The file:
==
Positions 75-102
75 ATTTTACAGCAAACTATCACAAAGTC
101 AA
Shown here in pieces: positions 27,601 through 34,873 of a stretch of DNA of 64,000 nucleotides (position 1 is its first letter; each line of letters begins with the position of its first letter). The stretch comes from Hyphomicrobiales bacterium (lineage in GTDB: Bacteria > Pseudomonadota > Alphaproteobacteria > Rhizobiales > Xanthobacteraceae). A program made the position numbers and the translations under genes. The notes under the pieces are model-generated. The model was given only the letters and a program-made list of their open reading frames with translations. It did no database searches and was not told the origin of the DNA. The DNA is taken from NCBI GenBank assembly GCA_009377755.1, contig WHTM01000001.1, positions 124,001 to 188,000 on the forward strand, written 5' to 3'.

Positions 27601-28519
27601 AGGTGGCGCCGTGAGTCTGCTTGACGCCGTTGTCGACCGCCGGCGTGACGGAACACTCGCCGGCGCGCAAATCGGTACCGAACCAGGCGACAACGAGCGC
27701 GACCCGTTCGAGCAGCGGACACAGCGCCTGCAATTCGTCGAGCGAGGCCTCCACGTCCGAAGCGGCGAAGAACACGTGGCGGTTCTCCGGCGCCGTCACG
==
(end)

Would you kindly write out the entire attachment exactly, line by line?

Positions 75-102
75 ATTTTACAGCAAACTATCACAAAGTC
101 AA
Shown here in pieces: positions 27,601 through 34,873 of a stretch of DNA of 64,000 nucleotides (position 1 is its first letter; each line of letters begins with the position of its first letter). The stretch comes from Hyphomicrobiales bacterium (lineage in GTDB: Bacteria > Pseudomonadota > Alphaproteobacteria > Rhizobiales > Xanthobacteraceae). A program made the position numbers and the translations under genes. The notes under the pieces are model-generated. The model was given only the letters and a program-made list of their open reading frames with translations. It did no database searches and was not told the origin of the DNA. The DNA is taken from NCBI GenBank assembly GCA_009377755.1, contig WHTM01000001.1, positions 124,001 to 188,000 on the forward strand, written 5' to 3'.

Positions 27601-28519
27601 AGGTGGCGCCGTGAGTCTGCTTGACGCCGTTGTCGACCGCCGGCGTGACGGAACACTCGCCGGCGCGCAAATCGGTACCGAACCAGGCGACAACGAGCGC
27701 GACCCGTTCGAGCAGCGGACACAGCGCCTGCAATTCGTCGAGCGAGGCCTCCACGTCCGAAGCGGCGAAGAACACGTGGCGGTTCTCCGGCGCCGTCACG